When stockbroker Jean-Louis Joubert and his wife, Suzanne, are forced to part company with their elderly French housekeeper, they decide to follow their peers and get a Spanish replacement. Enter Maria, an attractive young woman fresh off the bus from Spain. Little by little, Jean-Louis will find himself drawn into the close-knit circle of Maria and the other Spanish maids who live on the sixth floor of the building. He begins by getting in a plumber to fix their shared toilet, and eventually becomes a neighbour when his wife throws him out of their apartment.
What begins as an act of good samaritanship becomes an immersion in a surrogate family that gives Jean-Louis all the joy and affection he never had from his own parents, or from the stiff and proper life he has led to this point.
It is a fairy tale, of course, but expertly crafted and acted. Fabrice Luchini is masterly in the role of Jean-Louis. Even without the dialogue, one could interpret every thought from his facial expressions. Suzanne, played by the willowy Sandrine Kiberlain, is not a stereotypical middle-class housewife. Hailing originally from the provinces, she tries to adopt those attitudes that come so naturally to her Parisian friends, but never quite succeeds.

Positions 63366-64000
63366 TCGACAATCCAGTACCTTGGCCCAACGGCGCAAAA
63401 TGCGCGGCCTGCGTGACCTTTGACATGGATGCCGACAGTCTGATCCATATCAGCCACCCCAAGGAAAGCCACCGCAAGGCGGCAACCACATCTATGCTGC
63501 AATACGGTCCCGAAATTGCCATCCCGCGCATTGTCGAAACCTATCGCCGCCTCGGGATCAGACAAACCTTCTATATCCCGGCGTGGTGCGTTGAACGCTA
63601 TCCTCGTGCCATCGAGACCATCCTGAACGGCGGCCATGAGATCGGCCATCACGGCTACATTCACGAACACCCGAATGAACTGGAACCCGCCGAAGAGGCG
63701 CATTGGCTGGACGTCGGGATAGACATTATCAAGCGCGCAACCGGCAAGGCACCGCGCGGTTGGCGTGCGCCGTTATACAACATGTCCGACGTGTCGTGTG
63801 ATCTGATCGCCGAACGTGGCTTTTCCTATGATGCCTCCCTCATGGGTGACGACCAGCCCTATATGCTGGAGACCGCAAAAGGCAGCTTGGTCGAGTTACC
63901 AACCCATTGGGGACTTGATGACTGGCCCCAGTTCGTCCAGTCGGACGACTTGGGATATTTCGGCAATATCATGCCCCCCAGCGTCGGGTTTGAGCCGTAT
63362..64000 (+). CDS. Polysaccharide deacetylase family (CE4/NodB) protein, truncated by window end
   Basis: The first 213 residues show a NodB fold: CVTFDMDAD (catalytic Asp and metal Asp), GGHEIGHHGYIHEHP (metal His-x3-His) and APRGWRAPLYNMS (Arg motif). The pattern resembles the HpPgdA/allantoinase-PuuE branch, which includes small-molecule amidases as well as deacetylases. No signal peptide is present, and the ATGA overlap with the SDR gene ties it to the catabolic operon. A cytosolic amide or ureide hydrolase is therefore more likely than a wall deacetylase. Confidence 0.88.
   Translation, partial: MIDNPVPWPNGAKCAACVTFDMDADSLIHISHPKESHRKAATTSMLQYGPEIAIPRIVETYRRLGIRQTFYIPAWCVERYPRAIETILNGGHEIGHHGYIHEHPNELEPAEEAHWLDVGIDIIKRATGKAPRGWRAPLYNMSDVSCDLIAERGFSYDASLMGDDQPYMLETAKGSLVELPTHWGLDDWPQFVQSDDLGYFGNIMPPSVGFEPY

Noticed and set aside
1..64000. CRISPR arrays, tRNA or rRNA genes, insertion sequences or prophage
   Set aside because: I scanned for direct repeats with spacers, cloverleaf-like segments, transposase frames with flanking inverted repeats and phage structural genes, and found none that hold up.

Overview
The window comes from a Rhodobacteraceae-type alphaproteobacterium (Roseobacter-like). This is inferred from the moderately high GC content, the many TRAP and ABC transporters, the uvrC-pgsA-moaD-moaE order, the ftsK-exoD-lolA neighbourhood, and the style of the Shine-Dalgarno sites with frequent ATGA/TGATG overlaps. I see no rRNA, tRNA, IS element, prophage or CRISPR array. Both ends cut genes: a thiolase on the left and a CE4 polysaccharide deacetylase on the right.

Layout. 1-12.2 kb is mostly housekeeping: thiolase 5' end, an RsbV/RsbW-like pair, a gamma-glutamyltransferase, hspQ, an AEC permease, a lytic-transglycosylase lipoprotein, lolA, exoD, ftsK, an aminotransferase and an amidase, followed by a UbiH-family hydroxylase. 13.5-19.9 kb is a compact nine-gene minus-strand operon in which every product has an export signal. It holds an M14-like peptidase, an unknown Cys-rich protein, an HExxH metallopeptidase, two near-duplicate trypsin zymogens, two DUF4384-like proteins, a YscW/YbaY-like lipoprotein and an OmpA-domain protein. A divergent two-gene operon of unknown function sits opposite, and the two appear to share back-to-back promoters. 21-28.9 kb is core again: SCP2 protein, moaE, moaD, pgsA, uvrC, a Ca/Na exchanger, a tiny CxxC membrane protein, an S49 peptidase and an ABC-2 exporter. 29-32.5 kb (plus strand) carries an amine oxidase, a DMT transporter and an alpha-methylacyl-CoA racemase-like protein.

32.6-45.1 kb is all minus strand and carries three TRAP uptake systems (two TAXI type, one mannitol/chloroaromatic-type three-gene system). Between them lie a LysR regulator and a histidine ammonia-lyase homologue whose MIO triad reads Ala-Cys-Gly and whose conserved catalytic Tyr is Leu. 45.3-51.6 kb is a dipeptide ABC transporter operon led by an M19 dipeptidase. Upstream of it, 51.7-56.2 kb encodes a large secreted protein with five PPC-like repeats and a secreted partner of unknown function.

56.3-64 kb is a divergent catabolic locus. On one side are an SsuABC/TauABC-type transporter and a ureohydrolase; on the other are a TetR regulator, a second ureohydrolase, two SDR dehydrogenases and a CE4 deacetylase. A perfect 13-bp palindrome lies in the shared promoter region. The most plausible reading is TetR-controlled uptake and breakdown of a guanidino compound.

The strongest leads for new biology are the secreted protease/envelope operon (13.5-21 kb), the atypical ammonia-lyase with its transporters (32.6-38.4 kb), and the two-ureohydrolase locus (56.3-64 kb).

Natalia Verbeke in the role of Maria is just as subtle and textured as the other lead characters. All three could have been walking clichés in the hands of a less skilful director and script-writer.
The Spanish ladies form a persistent chorus to the main story. Foremost among them is Carmen Maura, known for her appearances in Pedro Almodóvar’s movies. Her peers were drawn from the ranks of Spanish stage actresses, some of them hardly speaking a word of French. The constant babble in Spanish and pigeon French lends a naturalness to the story, while the cameraderie between the women doesn’t seem like an act at all.
The Women on the 6th Floor is a romantic comedy, but not of the laugh-out-loud variety. The fun lies in watching straight-laced Jean-Louis develop a taste for all things Spanish. At the beginning of the film his main passion is for a boiled egg that is neither too hard nor too soft. Before long he will be practising his Spanish, eating paella, and drinking wine with his newfound friends.